How To Grow Vegetables In Your Apartment (With Minimal Effort!)

Written by Dan Mowinski

I’ve lived in over a dozen places in London. And while I was lucky enough to have access to the occasional small patio or balcony, growing space was usually nonexistent.

Yet I never let this deter me from growing my own food. I realized that all I needed was a little kitchen space, a window, and a touch of patience.

If you live somewhere that’s short on space, or you haven’t the time or inclination to look after a larger garden, the three healthy options in this article will be perfect for you. You’ll have tasty, homegrown food throughout the year, with next to no cost or effort!


Growing Time: 3 Days

A sprout is essentially a young plant in its earliest stage of growth, which is triggered using only water. A seed germinates and puts out tiny roots and its first (cotyledon) leaves.

Some of the health benefits of sprouts include improvements to immunity, brain health and a reduction in the risk of various degenerative diseases. A recent study found that broccoli sprouts contain some of the highest levels of anti-carcinogens ever recorded in a foodstuff.

What you need:

  • A jar
  • Cheesecloth or a kitchen towel
  • An elastic band
  • Sprouting seeds (buy packets with “sprouting” on the label so you know that they haven’t had any chemicals added. I buy my seeds from Amazon.)

What to do:

1. Rinse your jar with hot water and soap to disinfect it.

2. Add your seeds (a tablespoon is a good measure) and half-fill the jar with cold water. Leave it for eight hours or overnight.

3. Drain the jar through the cheesecloth, rinse the seeds, and set it aside in a shady spot (without any water) for another eight hours.

4. Repeat this rinsing process every night/morning (draining the jar as much as possible before setting it aside) for three or so days until the sprouts are two to three inches long.

One cautionary point: Sprouts can be particularly susceptible to fungus if not regularly rinsed. If mold appears in your batch (you will know from the smell), throw them out.

Don’t mistake fungus for root hairs, however. If they smell OK and the root hairs disappear after rinsing, then it’s likely not mold.


Growing Time: 2 Weeks

Microgreens are similar to sprouts. The difference is that they are grown in soil and left to mature a little longer, usually until their first “true” leaves (called the epicotyl) are showing. That said, they can be harvested at any stage.

According to one study, they're up to forty times more nutrient rich than mature plants when measured on a weight basis.

What you need:

  • A shallow container (old plastic supermarket trays are fine)
  • Sowing mix (soil)
  • A handful of vermiculite*
  • Seeds

*Vermiculite is a mineral that goes fluffy when it's heated up (it's sold in lots of tiny pieces). It's good at retaining moisture in soil, which is how lettuces like it.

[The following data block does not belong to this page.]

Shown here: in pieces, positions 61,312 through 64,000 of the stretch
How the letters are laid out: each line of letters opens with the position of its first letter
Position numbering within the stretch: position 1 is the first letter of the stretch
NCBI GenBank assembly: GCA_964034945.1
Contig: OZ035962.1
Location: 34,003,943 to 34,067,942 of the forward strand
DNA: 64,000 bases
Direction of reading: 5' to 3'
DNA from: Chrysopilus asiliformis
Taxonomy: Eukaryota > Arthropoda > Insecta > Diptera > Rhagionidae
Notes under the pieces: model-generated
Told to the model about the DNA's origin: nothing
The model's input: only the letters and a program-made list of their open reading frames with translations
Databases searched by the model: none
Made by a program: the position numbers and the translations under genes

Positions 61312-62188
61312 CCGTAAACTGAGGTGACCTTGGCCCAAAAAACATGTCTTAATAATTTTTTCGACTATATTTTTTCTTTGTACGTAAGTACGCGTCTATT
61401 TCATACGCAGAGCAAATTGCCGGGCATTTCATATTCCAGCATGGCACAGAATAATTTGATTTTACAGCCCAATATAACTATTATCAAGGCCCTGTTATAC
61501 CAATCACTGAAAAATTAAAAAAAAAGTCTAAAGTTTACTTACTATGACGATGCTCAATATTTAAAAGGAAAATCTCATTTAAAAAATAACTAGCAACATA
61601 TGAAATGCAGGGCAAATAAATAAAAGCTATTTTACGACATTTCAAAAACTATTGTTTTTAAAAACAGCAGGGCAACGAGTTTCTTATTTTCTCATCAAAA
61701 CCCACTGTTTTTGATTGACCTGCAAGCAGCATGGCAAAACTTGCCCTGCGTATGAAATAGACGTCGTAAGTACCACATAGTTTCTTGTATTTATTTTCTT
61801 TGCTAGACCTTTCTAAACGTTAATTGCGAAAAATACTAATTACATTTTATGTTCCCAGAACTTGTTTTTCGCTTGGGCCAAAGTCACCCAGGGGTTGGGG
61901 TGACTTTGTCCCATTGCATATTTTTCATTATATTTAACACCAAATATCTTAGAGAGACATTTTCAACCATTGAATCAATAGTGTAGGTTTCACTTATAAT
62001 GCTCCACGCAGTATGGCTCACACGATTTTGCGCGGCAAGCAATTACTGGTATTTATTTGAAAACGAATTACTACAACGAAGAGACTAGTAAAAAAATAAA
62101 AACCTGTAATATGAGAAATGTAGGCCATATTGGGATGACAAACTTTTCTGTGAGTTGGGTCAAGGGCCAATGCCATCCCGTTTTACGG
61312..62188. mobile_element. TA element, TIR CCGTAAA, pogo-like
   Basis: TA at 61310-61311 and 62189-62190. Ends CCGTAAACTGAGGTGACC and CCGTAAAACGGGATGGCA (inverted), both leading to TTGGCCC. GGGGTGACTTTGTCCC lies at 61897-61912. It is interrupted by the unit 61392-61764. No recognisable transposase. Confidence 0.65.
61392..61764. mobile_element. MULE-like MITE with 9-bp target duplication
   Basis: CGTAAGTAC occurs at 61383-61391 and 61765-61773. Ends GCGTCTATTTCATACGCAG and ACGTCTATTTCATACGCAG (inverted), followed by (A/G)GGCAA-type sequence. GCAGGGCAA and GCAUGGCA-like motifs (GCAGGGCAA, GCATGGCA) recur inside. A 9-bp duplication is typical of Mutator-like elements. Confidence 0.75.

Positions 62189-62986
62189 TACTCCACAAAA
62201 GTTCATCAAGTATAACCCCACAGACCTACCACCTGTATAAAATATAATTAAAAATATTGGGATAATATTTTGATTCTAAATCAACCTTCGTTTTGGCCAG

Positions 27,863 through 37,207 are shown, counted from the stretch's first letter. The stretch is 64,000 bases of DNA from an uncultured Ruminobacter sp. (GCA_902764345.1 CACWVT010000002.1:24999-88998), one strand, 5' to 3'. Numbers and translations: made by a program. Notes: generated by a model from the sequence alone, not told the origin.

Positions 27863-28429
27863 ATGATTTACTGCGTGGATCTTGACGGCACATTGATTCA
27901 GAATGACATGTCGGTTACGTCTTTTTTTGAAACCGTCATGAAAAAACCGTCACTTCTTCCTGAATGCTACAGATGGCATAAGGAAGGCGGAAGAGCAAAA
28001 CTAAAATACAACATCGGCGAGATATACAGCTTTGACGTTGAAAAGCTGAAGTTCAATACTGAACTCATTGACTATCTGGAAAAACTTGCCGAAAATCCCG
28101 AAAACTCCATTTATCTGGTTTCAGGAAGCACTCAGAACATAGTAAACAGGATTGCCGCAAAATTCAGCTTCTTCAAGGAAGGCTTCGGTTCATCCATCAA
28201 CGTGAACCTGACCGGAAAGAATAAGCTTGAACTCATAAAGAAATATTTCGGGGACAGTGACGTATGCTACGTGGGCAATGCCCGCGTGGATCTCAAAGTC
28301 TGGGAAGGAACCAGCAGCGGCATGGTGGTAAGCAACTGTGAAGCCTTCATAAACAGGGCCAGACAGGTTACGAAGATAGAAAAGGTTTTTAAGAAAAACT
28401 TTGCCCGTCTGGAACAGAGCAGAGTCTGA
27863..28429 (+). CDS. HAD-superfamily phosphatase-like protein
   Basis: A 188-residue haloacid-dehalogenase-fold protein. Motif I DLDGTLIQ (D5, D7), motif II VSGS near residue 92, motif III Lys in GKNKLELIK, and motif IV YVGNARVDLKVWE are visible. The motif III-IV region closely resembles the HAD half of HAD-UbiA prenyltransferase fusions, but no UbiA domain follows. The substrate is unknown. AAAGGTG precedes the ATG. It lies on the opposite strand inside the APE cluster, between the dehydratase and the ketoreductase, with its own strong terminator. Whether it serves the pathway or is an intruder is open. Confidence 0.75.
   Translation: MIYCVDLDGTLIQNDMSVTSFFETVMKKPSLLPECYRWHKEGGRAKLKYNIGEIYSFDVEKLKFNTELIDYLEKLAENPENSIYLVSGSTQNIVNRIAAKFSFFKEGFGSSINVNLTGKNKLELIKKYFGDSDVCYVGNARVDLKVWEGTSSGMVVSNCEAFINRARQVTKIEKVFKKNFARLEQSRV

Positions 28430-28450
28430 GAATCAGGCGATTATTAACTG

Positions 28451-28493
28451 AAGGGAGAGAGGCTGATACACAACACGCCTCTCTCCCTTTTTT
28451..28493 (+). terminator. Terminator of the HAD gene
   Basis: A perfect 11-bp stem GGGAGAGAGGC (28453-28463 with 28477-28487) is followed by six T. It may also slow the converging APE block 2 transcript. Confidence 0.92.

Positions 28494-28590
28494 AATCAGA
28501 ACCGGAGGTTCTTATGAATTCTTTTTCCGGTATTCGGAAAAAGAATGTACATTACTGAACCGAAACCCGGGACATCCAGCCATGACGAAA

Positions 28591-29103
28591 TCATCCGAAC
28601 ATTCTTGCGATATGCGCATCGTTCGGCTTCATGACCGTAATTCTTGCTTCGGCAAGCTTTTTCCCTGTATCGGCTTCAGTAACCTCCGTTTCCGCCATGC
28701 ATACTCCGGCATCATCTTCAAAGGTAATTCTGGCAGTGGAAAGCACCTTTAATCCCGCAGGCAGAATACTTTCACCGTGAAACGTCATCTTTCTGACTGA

What to do:

1. Unless you really like bugs in your kitchen, don't use garden soil. Whilst multipurpose compost is fine, if you do want to provide highly favorable conditions, use a bag of specialist sowing mix with a handful of vermiculite.

2. Punch a few holes in the bottom of the container for watering. Just pop the tray in a sink filled with half an inch or so of water for a minute or two.

3. To sow, sprinkle seeds, without covering, onto damp soil. Give them the brightest spot you can. To harvest, just snip off above the soil level.

(Not Boring) Lettuce Boxes

Growing Time: 5 Weeks

When I think of “window lettuce boxes,” one word springs to mind: boring. They're not a bad idea, far from it, but I feel they lack a spark of imagination.

What about a lettuce box that’s both eye-catching and optimally healthful?

Tall-growing romaine lettuces, especially Winter Gem, are suitable for smaller spaces. The Tom Thumb variety of butterhead lettuce is one of the fastest growing and most nutritionally dense. Add some Lollo Rosso for a dash of purple.

What you need:

  • A container of about six to eight inches depth
  • Good multipurpose compost or potting mix
  • Seeds

What to do:

1. Scatter seeds lightly and cover with a light scattering of soil, to allow space between plants once they start to grow.

2. Regularly apply a light weekly feed (a liquid mix of all the nutrients a plant needs, that's diluted in water and poured into the soil) after about six weeks. They can tolerate lower light levels so are suitable for growing all year long.

3. To harvest, for those lettuces that don’t form tight “hearts,” simply snip off the mature leaves and new ones will pop up in their place.

Ready to learn more about how to unlock the power of food to heal your body, prevent disease & achieve optimal health? Register now for our FREE web class with nutrition expert Kelly LeVeque.

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